We are not anti-Gaullist maniacs, because we know that the Gaullist dictatorship is merely an accident in the national life, an accident which was made possible by the present conditions which, we hope, will soon be modified. Our resistance is a resistance to an ignominious and insane desertion of critical national positions and a resistance to the dictatorship which denied, and continues to deny, the basic rights and freedoms of part of the national community, which oppressed and continues to oppress, through atrocious means, part of  the national community and which is the opposite of a true republic and a true democracy. This is why our national resistance can presently rely on some active help amongst the highest ranks of the State, in the Army, in the civil service, in all levels of society, especially in the humble and working classes. This is why the leaders of the national resistance will be led to come to an agreement with all men of good will who are patriots, republican and opposed to totalitarianism as well. This is why the national resistance is proposing to unite all French people of goodwill.

   We do not have to explain here the political programme put forward by the CNR. This programme is set within the theoretically current Constitutional framework, and its nature is essentially human. It aims for a human French society instead of a materialistic and economically-based society which is what the current de facto régime wishes for. It aims to make French citizens human and responsible individuals, as opposed to irresponsible and uncivic economic units, which is what the current de facto régime has aimed for, in order to secure its dictatorship.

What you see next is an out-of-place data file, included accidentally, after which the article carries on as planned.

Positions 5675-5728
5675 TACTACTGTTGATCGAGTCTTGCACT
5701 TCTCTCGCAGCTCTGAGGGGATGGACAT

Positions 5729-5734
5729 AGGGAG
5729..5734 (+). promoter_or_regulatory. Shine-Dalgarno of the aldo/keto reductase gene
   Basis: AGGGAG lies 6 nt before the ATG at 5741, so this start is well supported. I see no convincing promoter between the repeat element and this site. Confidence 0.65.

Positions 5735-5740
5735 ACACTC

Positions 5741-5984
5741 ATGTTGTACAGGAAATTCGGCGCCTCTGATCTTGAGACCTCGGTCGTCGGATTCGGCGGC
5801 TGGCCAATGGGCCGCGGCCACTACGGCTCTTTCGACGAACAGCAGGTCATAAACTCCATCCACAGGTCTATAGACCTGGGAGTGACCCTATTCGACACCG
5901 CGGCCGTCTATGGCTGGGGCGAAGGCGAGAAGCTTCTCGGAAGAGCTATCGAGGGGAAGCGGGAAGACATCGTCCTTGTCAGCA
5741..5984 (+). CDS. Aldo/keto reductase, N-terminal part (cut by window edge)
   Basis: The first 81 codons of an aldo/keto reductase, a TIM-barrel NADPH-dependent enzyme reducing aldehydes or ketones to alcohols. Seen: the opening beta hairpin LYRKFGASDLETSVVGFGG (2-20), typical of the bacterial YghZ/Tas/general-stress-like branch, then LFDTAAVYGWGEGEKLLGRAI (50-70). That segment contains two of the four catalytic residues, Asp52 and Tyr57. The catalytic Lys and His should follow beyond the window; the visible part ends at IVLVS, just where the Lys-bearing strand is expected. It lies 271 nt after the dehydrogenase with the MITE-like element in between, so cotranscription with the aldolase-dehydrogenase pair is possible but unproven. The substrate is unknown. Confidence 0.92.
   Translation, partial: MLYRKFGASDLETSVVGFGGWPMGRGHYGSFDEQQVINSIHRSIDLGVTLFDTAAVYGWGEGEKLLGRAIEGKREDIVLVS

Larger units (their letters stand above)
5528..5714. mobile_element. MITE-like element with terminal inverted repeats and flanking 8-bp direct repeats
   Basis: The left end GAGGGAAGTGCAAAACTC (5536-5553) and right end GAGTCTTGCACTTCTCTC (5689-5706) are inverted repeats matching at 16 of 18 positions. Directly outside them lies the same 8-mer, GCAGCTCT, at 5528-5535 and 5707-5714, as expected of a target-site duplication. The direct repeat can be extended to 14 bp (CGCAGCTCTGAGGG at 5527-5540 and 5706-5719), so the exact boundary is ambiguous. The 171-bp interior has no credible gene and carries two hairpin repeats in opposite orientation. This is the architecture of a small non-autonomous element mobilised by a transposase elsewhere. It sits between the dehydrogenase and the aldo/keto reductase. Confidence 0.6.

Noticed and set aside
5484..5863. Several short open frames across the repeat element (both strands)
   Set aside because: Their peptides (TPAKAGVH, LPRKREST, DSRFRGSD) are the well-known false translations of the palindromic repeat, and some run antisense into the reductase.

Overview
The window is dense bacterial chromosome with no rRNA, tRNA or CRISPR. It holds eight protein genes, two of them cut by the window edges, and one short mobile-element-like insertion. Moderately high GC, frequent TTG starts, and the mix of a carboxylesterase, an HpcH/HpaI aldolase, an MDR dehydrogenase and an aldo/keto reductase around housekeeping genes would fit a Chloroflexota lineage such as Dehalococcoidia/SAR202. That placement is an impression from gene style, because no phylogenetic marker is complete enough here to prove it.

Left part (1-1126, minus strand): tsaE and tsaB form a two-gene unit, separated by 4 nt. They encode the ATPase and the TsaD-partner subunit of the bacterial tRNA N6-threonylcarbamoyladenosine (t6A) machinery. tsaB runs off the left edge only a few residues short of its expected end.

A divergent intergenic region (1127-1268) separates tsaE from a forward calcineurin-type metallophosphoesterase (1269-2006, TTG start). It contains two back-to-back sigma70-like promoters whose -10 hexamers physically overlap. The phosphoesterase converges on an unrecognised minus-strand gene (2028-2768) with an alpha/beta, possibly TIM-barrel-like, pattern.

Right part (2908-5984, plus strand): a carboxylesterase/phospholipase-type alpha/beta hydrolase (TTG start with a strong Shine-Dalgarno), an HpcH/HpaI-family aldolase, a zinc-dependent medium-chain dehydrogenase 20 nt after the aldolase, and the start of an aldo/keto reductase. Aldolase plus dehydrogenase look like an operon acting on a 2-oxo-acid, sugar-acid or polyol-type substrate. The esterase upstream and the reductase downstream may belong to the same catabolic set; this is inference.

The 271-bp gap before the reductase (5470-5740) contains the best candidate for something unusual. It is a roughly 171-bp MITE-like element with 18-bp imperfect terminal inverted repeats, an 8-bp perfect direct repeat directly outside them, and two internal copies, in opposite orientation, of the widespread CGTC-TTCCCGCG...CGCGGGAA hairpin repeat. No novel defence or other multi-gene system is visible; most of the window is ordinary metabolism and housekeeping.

We do not belong to this right-wing which is not only the most stupid but also the most cowardly in the world and has failed. We are deeply aware of the national injustice which currently exists these days in France, as a consequence of the narrow-mindedness of some wealthy owners and because of certain immoral forms of capitalism. We are aware of the important reforms that have to be implemented in order to achieve greater social justice.

   We are in favour of Europe, because we believe that France can become integrated into Europe without giving up what made up her past glories, and makes up her moral and spiritual heritage. We are in favour of NATO because we believe that faced with the constant and overwhelming threat of communist subversion, the Free World must not be divided and must strongly support America.

   Concerning Algeria, it is our duty to assert publicly that it is impossible to consider that the Algerian issue has been settled in any respect through the shameful agreements signed in Evian, which have not been honoured. Our country has rights and responsibilities in Algeria. They are everlasting and inalienable rights and responsibilities. The future of Algeria, of this land which was French for over 130 years, can only be achieved in union with France. The French community in Algeria must become flourishing and numerous again. What is left of the French Moslem communities must be protected and it is the duty of France to serve the interests of all Moslem Algerians who were by her side for such a long time and not to abandon them to totalitarianism.